Determining if a "mark" is a game fish or tightly schooled bait fish is another huge advantage to using DownScan. Many anglers have spent valuable fishing time fishing where they saw what they thought were game fish marks, but in reality was tightly schooled bait. By being able to penetrate and separate the actual sonar return, DownScan makes it easy to interpret what really is going on below your boat. In the screenshot to the right the DownScan picture on the left screen makes it very easy to see that our "mark" is made up of hundreds of small bait fish and is not a game fish!
One more example of how DownScan can help you catch more fish. In this screenshot we are looking at a school of perch close to the bottom in fairly shallow water marked at about 15 mph. Notice how the traditional 2D sonar cannot completely separate the perch from each other or the bottom? It is very clear on the DownScan screen what we have…a target rich environment and a full bucket of perch that we may have missed without using DownScan!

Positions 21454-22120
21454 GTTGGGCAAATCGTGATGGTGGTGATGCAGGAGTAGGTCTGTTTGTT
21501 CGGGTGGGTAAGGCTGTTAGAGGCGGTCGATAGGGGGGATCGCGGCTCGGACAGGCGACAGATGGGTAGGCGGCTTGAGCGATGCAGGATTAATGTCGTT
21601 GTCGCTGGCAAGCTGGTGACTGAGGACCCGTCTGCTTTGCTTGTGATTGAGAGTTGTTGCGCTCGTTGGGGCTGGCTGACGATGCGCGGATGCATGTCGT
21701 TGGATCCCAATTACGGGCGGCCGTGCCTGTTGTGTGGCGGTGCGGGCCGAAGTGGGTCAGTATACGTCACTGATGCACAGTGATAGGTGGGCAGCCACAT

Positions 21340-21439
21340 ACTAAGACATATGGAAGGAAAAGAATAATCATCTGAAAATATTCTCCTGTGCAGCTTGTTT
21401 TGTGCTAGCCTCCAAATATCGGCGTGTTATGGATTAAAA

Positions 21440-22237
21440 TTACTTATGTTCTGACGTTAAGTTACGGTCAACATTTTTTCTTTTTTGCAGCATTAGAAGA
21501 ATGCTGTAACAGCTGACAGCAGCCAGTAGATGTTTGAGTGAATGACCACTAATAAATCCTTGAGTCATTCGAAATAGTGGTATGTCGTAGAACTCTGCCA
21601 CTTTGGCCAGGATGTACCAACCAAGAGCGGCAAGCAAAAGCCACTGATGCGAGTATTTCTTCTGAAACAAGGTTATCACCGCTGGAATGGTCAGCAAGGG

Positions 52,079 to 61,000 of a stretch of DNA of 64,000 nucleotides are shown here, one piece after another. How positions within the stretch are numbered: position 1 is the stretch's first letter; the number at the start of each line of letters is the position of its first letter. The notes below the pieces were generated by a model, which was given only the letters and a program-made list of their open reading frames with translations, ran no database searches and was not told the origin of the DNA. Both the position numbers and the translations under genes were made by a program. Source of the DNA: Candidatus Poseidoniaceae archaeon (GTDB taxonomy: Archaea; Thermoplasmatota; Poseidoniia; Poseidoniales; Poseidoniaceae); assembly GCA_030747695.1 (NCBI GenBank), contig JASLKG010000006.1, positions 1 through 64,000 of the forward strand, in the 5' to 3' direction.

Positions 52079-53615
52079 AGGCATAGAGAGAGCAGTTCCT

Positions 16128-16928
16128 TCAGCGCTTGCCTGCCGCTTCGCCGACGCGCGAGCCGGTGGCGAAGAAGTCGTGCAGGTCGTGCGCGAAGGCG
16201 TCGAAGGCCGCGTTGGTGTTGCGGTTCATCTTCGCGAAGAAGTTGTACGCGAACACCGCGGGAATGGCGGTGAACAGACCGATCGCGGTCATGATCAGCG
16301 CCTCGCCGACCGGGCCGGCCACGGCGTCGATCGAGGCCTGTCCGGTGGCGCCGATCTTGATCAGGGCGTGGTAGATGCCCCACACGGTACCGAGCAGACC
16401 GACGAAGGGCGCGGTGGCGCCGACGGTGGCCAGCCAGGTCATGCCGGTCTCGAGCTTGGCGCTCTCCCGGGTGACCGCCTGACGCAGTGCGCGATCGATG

Hopefully this helps you understand a little better how DownScan works and how to interpret the screen. I get lots of questions about DownScan and the two most often asked are "what do fish look like on DownScan?" and "why don't fish look the same on DownScan as they do on traditional sonar?". Hopefully we can answer those questions.
First, fish on DownScan will show up as bright "dots" and will usually be much shorter than the same mark on 2D sonar. The brightness of the "dot" is related to the intensity of the return (hard bottom and big fish have higher intensity returns) and results in bigger fish and harder bottom being "brighter". The interpretation on this is much easier for me on the grayscale palette shown in the above picture (#6 on Lowrance units). The size of the "dots" on the DownScan is affected by the area of coverage. Remember the "length" of a mark is directly related to how much time the fish spent in the coverage area. Going back to the start of this article, it is easy to see how a fish would spend more time, and create a longer mark in the 2D sonar coverage area (red circle) than in the DownScan coverage area (yellow ellipse).